UMBC public historian Denise Meringolo and alumnus Joe Tropea discuss crowdsourcing history on WYPR

A year after the Baltimore Uprising of 2015, UMBC’s Denise Meringolo and alumnus Joe Tropea recently joined WYPR’s “Midday” program to discuss their work to gather and preserve a diverse range of perspectives and experiences from the events of last year.

Meringolo, an associate professor of history and director of public history, and Joe Tropea¬†’06, history, ’08 M.A., historical studies, are collaborating on a project to archive materials from the Baltimore Uprising through a website that was launched last year. Since the project began, there have been thousands of submissions from community members.

“It’s really the work of public history to be working with communities, not just for them, and not just producing historical interpretations with the eye of having publics read them, but really working with people to develop interpretations that help them think about who they are, what’s going on around them, and how the tools of history can help them arrive at a deeper understanding and achieve their personal goals,” Meringolo explained during the segment.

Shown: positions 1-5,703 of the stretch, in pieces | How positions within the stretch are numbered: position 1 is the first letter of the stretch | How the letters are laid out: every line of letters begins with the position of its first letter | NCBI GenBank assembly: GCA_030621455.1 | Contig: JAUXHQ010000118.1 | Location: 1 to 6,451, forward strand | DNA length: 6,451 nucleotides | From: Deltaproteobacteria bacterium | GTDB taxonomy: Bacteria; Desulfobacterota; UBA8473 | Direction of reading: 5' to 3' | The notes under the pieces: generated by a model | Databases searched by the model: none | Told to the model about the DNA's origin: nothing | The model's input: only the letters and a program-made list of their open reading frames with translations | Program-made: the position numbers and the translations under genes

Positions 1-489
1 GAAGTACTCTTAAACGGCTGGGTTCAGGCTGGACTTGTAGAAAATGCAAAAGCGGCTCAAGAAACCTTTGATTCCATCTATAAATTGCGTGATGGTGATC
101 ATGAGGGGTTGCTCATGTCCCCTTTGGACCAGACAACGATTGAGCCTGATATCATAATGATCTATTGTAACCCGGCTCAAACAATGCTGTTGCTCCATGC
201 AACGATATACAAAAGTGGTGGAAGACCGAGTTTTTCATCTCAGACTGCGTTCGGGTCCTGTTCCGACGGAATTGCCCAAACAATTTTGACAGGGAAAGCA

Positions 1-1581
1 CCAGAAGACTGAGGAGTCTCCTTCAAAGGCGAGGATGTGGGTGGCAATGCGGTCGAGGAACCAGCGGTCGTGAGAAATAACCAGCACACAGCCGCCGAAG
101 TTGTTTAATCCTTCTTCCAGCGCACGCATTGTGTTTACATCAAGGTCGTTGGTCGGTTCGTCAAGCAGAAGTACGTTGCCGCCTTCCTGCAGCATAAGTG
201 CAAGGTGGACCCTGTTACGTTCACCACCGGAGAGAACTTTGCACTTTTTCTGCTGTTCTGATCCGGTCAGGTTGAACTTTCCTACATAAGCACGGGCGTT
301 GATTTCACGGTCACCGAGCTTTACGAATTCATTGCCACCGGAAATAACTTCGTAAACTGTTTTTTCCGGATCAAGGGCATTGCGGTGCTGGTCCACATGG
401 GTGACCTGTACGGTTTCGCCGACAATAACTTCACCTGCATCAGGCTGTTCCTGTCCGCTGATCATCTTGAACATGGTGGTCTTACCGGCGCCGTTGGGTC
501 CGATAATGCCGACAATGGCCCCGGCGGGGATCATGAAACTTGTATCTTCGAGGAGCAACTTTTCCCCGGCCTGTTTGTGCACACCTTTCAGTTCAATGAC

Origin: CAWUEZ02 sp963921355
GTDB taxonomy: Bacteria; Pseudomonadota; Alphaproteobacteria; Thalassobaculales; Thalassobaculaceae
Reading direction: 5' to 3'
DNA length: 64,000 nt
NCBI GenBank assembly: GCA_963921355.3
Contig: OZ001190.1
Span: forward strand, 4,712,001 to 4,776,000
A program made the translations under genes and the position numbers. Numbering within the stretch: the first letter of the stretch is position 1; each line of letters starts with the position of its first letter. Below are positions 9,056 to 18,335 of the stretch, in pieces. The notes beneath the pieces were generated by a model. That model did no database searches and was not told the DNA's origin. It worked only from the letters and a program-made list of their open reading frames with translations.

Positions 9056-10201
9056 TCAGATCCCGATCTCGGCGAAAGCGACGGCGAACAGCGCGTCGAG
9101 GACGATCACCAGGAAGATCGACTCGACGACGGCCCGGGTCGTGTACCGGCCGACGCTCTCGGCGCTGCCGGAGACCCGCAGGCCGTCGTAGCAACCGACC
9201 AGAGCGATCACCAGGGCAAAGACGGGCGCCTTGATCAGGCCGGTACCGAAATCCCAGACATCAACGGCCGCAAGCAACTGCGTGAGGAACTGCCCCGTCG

Meringolo described how the website was launched quickly last year when her students wanted to be responsive to narratives that were being shared in the national news about the events surrounding Freddie Gray’s death. They wanted to find a way to represent the complexity of what was happening and to allow community members to control their own narratives and represent how they were feeling.

Joe Tropea, who is now digital projects coordinator at the Maryland Historical Society, heard about the website and collaborated with Meringolo on the project.

“We sensed the importance of what was going on. It was obvious to us that this was something people will study years from now, so we made a decision to get proactive about it,” Tropea shared.

Listen to the complete segment “Crowdsourcing History” on the WYPR website. Read more about the Preserve the Baltimore Uprising 2015 Archive Project.

Image: Denise Meringolo. Photo by Marlayna Demond ’11 for UMBC.¬†